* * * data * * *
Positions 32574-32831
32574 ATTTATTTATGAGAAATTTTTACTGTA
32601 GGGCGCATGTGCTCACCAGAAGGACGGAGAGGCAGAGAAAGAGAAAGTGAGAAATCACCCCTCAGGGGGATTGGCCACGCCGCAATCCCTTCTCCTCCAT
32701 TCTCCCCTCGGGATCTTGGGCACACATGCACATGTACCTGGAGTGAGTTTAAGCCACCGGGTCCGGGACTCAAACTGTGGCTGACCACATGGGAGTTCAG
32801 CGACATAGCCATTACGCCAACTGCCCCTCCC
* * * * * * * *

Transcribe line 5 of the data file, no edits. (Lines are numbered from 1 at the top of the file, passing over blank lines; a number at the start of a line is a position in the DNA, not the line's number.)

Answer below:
32801 CGACATAGCCATTACGCCAACTGCCCCTCCC